How Long Should a Poetry Book Be?

The biggest suggestion one of my beta readers had for me was to cut the book in half – release half of it now and the other half at a later date. It wasn’t so much about the quality of the poems but the length of the book. Most of the poets she knew released chap books – small books of 50-60 poems each. My book contained 143.

I took her suggestion into serious consideration and talked about it with my editors but the story I wanted to tell needed every poem in the book so I decided to keep it as one complete whole. I also knew I wasn’t trying to please the poetry community or to make my work fit into modern standardsStacked Books of poetry book length. I was communicating a truth and creating a book my readers would want to open, nearly all of whom aren’t poets themselves, not the poetry intelligentsia.

The book is now out and doing well. My favorite reactions are “It’s a damn good book!” with “kick-ass poetry.” For a book about the deeper rhythms of love, these responses please me to no end. I believe I made the right decision for book length, telling the story until complete, but what about my next poetry book? Should I try for more of a chapbook length? I haven’t made that decision yet but there are some truths I learned this time around that will guide me in the future and I hope will guide you as well:

  • Focus on the strength of the book and each poem within it, not how many poems you’re including. Your readers will appreciate your effort toward quality, not the quantity.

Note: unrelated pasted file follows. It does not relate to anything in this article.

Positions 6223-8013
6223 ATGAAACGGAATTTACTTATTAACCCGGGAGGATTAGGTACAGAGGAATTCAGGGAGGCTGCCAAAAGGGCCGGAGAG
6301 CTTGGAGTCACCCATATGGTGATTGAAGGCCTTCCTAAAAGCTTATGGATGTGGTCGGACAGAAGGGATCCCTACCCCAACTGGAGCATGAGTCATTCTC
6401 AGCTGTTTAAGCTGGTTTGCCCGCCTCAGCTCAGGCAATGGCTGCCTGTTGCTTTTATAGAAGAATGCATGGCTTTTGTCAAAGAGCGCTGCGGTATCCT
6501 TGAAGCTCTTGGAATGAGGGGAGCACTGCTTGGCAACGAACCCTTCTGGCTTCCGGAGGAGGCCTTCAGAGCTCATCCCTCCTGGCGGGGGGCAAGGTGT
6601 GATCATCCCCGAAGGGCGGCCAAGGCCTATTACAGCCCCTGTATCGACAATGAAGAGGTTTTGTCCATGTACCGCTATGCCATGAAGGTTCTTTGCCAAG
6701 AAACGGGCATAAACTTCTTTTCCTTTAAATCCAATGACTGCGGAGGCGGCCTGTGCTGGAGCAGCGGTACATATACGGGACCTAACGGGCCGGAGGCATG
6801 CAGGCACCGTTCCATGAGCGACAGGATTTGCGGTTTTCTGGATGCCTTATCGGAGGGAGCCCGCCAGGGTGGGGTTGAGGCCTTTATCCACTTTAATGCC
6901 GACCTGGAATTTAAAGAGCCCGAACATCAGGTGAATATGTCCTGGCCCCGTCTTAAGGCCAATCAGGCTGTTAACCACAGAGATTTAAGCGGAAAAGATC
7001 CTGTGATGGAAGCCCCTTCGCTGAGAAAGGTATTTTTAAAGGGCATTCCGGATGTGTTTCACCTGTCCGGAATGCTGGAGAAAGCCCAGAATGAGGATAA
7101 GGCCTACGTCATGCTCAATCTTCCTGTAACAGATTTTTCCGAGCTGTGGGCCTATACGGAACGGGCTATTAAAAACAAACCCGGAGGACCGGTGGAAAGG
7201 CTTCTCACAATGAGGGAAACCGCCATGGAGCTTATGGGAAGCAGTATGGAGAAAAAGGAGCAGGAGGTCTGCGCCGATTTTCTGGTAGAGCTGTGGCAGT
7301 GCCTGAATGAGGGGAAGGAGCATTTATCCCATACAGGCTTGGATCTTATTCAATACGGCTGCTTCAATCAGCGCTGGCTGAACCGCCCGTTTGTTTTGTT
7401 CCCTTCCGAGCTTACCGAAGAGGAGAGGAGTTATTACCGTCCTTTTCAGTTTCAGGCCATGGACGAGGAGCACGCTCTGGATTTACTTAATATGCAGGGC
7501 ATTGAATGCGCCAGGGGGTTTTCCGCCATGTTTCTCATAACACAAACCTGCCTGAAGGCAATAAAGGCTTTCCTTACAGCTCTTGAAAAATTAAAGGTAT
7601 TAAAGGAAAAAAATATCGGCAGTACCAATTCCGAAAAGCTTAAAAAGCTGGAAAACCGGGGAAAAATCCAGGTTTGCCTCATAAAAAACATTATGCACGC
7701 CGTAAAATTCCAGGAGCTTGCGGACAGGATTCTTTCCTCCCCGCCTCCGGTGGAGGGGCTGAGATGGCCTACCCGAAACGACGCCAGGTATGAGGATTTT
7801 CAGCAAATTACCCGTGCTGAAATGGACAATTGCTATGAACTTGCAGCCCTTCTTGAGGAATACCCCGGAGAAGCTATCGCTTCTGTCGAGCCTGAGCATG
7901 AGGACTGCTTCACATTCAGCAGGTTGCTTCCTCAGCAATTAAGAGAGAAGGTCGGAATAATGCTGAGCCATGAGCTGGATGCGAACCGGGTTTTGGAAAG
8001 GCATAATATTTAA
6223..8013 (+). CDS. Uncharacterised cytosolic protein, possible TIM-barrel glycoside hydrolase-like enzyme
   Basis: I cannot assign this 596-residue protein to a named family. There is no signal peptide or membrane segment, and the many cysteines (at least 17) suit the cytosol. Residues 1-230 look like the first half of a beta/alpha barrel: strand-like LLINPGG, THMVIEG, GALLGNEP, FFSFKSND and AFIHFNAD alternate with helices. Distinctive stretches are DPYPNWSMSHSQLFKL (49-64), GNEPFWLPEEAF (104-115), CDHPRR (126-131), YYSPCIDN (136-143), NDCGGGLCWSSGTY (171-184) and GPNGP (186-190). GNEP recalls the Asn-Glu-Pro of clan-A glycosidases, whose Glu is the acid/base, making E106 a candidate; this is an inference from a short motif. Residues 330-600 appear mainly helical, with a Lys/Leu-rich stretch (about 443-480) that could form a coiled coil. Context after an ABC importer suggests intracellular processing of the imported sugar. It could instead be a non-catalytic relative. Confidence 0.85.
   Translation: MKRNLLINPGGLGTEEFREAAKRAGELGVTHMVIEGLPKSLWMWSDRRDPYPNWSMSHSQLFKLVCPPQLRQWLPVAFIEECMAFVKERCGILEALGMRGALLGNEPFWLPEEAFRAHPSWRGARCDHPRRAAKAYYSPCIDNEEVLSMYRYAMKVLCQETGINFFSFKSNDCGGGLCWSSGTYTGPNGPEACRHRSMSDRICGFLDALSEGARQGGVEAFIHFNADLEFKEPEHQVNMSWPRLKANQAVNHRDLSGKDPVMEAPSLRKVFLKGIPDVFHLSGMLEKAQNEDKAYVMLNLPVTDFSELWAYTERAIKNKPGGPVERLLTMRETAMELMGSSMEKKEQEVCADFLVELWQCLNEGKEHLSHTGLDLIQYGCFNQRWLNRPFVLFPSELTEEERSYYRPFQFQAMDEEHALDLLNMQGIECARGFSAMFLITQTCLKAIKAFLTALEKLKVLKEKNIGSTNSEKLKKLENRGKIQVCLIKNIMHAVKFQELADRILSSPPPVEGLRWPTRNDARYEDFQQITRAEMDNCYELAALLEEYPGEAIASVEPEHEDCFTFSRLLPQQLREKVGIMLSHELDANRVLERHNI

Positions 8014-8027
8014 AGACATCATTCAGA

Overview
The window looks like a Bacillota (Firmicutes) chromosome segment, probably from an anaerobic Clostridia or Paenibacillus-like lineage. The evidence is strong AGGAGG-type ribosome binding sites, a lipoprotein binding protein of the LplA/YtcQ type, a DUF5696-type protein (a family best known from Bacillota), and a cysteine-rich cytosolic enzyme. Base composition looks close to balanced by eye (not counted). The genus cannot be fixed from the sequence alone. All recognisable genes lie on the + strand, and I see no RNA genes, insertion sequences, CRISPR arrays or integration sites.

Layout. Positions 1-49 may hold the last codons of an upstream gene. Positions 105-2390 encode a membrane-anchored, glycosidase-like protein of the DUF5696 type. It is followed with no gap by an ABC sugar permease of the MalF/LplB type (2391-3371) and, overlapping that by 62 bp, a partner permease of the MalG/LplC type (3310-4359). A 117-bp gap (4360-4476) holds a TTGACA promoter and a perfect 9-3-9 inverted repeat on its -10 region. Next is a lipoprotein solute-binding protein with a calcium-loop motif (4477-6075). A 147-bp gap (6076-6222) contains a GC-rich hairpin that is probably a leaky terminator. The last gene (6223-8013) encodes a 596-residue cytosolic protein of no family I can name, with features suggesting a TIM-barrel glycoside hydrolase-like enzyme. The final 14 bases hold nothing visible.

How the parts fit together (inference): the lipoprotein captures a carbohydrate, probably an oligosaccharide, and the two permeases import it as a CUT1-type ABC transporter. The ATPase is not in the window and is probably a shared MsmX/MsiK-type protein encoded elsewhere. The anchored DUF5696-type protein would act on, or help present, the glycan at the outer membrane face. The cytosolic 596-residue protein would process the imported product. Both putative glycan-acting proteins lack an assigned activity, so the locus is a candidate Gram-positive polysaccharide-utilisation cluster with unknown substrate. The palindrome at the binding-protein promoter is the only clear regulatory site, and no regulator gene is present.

• Write until you feel the book is done. Each poem in your book must contribute to the story you’re telling, the point of the book, not merely filling a slot.
  • Don’t be the poet people expect you to be; be the poet that you If you see your book as a chapbook, then write a chapbook. For a poet starting out, you may want to publish a book costing less. But if you see your book as a thicker one chock full of fantastic poems, then that’s the book you should write.

When publishing our writing, it is important to pay attention to industry and genre standards, they’re there for a reason after all, but it’s also important to be creative, innovative, and to write the book inside us.

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About the Author

Sarah Katreen Hoggatt
Sarah is the author of several books and numerous articles. A freelance writer, international speaker, book designer, and spiritual director, she holds a Master of Arts degree in Christian Ministry and a Certificate of Spiritual Formation and Discipleship from George Fox Evangelical Seminary. Sarah makes her home in Salem, Oregon. For more information, see her website at

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